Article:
Washington, D.C.–The U.S. Department of Housing and Urban Development (HUD) Monday released its 2022 Annual Homeless Assessment Report Part 1 to Congress.
The report found that there were 582,462 people experiencing homelessness on a single night in January 2022. COVID-19 and its impacts on the economy could have led to significant increases in homelessness, however, investments, partnerships, and outreach by government agencies lead to only a .3 % increase in the number of people experiencing homelessness from 2020 to 2022. Compared with 2020, homelessness among people in shelters declined by 1.6%, while homelessness among people in unsheltered settings increased by 3.4%. The overall rate of homelessness decreased due in large part to a robust federal response that prevented evictions through Emergency Rental Assistance distributed to more than three million households, expanded resources for vulnerable families through the Child Tax Credit, and provided other financial transfers through stimulus.
Homelessness among certain sub-populations decreased. The report found that the number of veterans experiencing homelessness decreased by 11 percent, a 55 percent decrease since 2010. Between 2020 and 2022, the number of families with children experiencing homelessness declined by six percent between 2020 and 2022, marking a total decline of 36 percent since 2010. There was a 12 percent decrease in the number of people under the age of 25 who experienced homelessness on their own as “unaccompanied youth.”
“HUD and everyone in the Biden-Harris Administration is committed to ensuring everyone has a safe, stable place to call home. Data shows that homelessness remains a national crisis, but it also shows that the historic investments this Administration has made to address this issue, can work,” said Department of Housing and Urban Development (HUD) Secretary Marcia Fudge. “The Biden-Harris Administration is committed to systemically addressing homelessness and combating the systemic racism that has created racial and ethnic disparities in homelessness.”
While the overall number of people experiencing homelessness in 2022 increased slightly compared with 2020, it rose significantly for individuals, people with disabilities who experience long-term homelessness, and people in unsheltered settings. Single individuals that are not part of family households continue to represent the largest group of people experiencing homelessness. Homelessness among single individuals increased by 3.1%. The number of chronically homeless individuals (individuals with disabilities who have been homeless for long periods of time) increased by 16 percent between 2020 and 2022.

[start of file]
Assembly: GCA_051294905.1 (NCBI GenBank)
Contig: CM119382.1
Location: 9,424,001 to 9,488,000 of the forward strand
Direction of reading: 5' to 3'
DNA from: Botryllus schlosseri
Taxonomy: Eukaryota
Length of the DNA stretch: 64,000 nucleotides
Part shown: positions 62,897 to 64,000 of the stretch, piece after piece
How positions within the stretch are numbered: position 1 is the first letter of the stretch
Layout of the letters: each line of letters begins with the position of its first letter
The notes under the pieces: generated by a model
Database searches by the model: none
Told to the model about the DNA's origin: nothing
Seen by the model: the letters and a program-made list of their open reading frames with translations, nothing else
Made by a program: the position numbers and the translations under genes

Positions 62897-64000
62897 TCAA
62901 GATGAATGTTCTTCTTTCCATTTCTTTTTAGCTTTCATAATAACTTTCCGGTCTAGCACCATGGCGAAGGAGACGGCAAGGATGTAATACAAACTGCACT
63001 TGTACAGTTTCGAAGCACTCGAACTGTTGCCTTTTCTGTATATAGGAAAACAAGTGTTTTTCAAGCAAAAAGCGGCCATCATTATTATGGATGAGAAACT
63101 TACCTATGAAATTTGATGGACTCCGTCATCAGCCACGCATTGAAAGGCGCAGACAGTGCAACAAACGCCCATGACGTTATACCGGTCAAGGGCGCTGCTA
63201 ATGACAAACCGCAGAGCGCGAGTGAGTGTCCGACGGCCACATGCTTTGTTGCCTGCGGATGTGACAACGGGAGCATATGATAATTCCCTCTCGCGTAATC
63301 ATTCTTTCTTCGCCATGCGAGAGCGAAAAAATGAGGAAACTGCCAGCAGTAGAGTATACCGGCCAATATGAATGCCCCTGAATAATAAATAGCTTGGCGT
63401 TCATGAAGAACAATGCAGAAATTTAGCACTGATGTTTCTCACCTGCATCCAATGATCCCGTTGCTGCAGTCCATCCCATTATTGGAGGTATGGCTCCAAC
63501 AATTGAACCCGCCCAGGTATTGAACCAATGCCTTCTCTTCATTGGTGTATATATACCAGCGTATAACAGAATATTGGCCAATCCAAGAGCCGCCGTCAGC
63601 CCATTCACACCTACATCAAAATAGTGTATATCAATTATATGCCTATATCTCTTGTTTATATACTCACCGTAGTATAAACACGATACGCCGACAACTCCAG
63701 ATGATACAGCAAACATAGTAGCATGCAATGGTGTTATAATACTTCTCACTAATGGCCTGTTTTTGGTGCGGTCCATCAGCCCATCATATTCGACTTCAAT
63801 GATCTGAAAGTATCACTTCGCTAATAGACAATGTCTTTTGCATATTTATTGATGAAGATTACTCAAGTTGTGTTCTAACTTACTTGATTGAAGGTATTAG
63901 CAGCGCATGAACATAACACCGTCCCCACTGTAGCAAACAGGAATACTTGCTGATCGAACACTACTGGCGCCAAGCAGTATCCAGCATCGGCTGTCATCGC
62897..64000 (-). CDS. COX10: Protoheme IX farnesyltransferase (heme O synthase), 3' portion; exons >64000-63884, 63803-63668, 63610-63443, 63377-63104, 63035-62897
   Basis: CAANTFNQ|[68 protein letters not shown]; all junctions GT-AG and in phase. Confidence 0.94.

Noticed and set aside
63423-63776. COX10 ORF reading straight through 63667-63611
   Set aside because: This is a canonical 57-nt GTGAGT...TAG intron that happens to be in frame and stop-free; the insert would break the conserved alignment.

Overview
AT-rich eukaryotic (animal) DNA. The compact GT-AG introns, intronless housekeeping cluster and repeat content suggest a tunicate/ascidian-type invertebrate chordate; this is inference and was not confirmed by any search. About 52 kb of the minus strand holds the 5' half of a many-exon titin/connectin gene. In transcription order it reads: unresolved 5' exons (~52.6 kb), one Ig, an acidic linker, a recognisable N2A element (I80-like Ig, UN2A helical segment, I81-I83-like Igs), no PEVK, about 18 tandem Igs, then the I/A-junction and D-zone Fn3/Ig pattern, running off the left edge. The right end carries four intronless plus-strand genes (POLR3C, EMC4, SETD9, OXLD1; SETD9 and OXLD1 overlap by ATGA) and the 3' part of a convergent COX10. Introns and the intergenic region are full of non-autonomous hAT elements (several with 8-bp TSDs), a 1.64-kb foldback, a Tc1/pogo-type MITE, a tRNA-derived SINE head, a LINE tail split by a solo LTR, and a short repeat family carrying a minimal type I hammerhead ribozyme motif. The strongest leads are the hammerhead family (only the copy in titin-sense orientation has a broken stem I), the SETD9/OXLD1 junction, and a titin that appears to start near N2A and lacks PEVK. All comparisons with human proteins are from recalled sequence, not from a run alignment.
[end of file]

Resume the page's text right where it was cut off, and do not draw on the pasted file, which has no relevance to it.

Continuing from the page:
“Under the leadership of Secretary Fudge, HUD recognizes housing’s role as essential to all people and is working with our federal, state, local and tribal partners to reserve decades of underinvestment in housing and services,” said Regional Administrator Jason Pu who leads HUD’s Region IX operations in Arizona, California, Hawaii, Nevada, and the Outer Pacific Islands.
There continues to be an overrepresentation of people who identify as Black, African American, or African, as well as indigenous people (including Native Americans and Pacific Islanders) among people experiencing homelessness.
These data reflect a single-night snapshot of homelessness in America in early 2022 and the first complete single-night count of people experiencing homelessness since the arrival of the COVID-19 pandemic. The data shows that overall homelessness remained relatively unchanged despite the economic challenges created by the COVID-19 pandemic. This may be due in large part to federal actions that provided communities with additional homeless assistance resources and regulatory flexibilities, prevented renters from evictions through emergency rental assistance, expanded resources for vulnerable families through the Child Tax Credit, and provided other financial transfers through stimulus. These results, however, do not reflect the full impact of the Biden-Harris Administration’s American Rescue Plan and HUD’s House America initiative, which largely took place during the calendar year 2022. For instance, the majority of HUD’s Emergency Housing Voucher program lease-ups took place during 2022. Also, in 2022, HUD released a first-of-its-kind Initiative to Address Unsheltered and Rural Homelessness, which HUD plans to award early in 2023.
HUD releases the Annual Homeless Assessment Report to Congress in two parts. Part 1 provides Point-in-Time estimates, offering a snapshot of homelessness on a single night. The one-night counts are conducted during the last 10 days of January each year, with extensions approved on a case-by-case basis. The PIT counts also provide an estimate of the number of people experiencing homelessness within particular homeless populations such as individuals with chronic patterns of homelessness and veterans experiencing homelessness.
The 2022 report provides comparisons with 2020 data because many communities were considerably impacted by COVID-19 during the 2021 Point in Time count and did not conduct an unsheltered count. The 2020 Point in Time estimate included both sheltered and unsheltered homelessness. In addition, the report compares 2022 data to data from 2010, the first year that the federal government set a national goal to end homelessness.